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Let’s face it, workouts are tough. We love the feeling afterwards, but struggle during the actual process. Our brain seems to always be looking for the finish line and therefore we become acutely aware of the strain being put on our bodies.
That feeling has caused me to have a love/hate relationship with exercise for many years. I dreaded having to workout and the mental and physical strain that came along with it, but I loved being healthy and the “high” I would get when it was over with. That was until my friend Anna taught me to change the way I thought about exercise. She helped me incorporate meditation in my workout.
I know, it sounds strange, but it has helped me to be conscious of my body while I’m exercising and truly enjoy my workout. Meditation can be applied to most workouts, but I’m only going to highlight the workouts that I have applied it to.
To incorporate meditation into your running you need the brain to be present in the moment. This means being aware of what the body is feeling, but not needing to immediately address whatever pain it may be feeling and continuing on your run.
Secondly running incorporates rhythmic breathing patterns, be aware of this and try to breathe deep from the abdominal. Lastly, vary the locations of your run. This helps create the sense of a new and exciting experience.
If you think about it, swimming mimics many of qualities of basic meditation. Rhythmic and deep breathing helps put the mind at ease and enables it to be aware of the bodies muscle motions. Immersion in water helps the body naturally relax and the strokes used during swimming allow the skeletal muscles to loosen up, which allows the brain to be aware and present to the exercise at hand.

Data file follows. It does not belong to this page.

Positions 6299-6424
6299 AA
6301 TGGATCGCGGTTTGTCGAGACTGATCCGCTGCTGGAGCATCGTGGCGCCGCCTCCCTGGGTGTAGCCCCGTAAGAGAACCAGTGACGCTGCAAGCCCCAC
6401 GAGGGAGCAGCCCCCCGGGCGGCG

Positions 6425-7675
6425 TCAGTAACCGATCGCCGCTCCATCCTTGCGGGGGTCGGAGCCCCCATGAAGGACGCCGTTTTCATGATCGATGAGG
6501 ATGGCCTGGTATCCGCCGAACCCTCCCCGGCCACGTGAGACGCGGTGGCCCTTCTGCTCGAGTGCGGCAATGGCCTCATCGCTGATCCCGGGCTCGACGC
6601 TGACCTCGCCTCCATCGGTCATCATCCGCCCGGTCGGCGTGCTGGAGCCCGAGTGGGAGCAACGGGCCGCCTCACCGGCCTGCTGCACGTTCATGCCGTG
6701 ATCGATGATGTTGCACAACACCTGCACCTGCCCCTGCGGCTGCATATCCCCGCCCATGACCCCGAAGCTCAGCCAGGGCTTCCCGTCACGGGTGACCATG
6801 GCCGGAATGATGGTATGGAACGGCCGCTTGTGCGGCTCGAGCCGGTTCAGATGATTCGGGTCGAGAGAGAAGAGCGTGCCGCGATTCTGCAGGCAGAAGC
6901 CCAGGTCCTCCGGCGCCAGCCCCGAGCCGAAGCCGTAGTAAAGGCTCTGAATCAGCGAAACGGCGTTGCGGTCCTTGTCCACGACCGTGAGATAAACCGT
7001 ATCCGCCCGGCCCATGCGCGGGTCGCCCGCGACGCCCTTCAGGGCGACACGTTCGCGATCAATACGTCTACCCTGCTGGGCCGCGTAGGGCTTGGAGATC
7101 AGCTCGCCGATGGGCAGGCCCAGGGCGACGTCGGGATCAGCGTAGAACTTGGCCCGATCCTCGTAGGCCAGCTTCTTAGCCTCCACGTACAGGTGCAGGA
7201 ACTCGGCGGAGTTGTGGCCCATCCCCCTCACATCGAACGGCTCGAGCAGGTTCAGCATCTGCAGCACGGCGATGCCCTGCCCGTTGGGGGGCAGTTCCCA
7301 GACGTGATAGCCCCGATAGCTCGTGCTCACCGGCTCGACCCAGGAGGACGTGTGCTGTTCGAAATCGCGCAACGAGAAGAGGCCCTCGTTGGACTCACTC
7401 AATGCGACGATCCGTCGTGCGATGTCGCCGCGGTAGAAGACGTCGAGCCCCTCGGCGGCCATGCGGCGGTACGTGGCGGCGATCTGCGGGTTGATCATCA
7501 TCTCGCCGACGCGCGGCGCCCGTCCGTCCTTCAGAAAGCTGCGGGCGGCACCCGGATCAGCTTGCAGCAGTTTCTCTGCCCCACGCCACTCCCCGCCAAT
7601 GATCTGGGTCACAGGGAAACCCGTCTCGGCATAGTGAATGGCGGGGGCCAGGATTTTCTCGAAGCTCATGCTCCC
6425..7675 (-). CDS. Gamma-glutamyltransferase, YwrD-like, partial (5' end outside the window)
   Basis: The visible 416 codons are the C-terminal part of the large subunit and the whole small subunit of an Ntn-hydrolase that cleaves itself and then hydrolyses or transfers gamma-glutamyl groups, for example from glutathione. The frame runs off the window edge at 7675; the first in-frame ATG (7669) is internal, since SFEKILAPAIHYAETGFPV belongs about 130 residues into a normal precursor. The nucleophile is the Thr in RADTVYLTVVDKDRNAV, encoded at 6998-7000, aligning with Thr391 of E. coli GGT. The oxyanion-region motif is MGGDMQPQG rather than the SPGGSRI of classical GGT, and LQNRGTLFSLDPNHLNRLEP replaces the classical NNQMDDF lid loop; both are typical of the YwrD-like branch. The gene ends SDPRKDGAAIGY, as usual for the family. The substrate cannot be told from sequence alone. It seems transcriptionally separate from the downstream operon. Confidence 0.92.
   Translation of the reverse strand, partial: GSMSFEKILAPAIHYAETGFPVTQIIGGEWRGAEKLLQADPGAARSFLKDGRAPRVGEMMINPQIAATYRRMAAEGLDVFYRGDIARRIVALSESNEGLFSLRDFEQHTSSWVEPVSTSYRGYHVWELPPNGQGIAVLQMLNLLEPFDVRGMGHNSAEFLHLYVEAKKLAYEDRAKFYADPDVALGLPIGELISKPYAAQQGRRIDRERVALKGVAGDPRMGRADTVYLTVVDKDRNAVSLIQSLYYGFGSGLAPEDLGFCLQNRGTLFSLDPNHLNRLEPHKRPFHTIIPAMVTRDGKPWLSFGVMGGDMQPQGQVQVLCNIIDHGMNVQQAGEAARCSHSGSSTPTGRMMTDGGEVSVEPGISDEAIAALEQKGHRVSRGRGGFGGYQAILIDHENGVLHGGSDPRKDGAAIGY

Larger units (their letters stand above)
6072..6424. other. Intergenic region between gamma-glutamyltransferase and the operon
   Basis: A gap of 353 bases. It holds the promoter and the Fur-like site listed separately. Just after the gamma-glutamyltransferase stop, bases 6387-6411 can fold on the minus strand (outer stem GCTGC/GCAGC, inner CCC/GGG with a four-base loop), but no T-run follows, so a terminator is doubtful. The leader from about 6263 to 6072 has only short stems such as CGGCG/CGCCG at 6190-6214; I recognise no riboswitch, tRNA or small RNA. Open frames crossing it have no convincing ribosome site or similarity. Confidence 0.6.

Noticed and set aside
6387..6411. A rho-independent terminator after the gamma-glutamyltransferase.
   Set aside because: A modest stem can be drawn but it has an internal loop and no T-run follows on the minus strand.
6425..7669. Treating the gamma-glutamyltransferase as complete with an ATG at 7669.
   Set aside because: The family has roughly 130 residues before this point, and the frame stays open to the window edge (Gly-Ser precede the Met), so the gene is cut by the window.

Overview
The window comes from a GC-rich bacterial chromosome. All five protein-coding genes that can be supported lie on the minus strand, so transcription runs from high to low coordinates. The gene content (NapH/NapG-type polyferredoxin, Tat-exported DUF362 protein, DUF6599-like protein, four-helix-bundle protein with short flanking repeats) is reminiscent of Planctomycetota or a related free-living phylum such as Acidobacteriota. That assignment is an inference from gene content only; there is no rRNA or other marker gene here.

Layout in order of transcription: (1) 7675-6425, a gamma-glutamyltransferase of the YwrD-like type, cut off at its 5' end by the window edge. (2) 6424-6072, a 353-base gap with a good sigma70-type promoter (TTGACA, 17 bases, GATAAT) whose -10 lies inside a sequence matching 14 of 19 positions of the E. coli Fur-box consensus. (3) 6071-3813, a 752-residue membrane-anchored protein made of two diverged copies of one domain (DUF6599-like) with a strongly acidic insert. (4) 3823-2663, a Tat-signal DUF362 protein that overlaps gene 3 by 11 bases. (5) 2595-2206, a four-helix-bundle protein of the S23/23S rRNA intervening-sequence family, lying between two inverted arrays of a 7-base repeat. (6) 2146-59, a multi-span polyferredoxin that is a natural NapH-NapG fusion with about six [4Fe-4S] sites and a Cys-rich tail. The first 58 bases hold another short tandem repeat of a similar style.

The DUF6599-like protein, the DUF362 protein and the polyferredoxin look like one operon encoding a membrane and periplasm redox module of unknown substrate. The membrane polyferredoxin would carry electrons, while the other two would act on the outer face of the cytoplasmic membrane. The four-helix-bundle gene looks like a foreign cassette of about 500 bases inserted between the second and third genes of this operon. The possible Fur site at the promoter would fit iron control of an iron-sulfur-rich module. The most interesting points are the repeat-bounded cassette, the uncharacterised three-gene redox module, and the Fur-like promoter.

Clearly the most obvious choice for this list. Many of us think of yoga as a stretching class that is mainly practiced by women, but this misconception couldn’t be further from the truth. Yoga does involve a lot of stretching, but it’s also an incredibly good exercise. Like the other exercises, yoga, especially when done in a class, promotes a sense of awareness of the body and what it is feeling while your muscles work to hold your body in position.
Working out is never going to be completely painless. There is always going to be challenges involved with exercising, but that doesn’t mean it has to be a painful experience. I’ve certainly changed the way I look at working out. Being present and aware of your body while focusing on your breathing and taking a positive approach into your workout can help you achieve a meditative state while working out!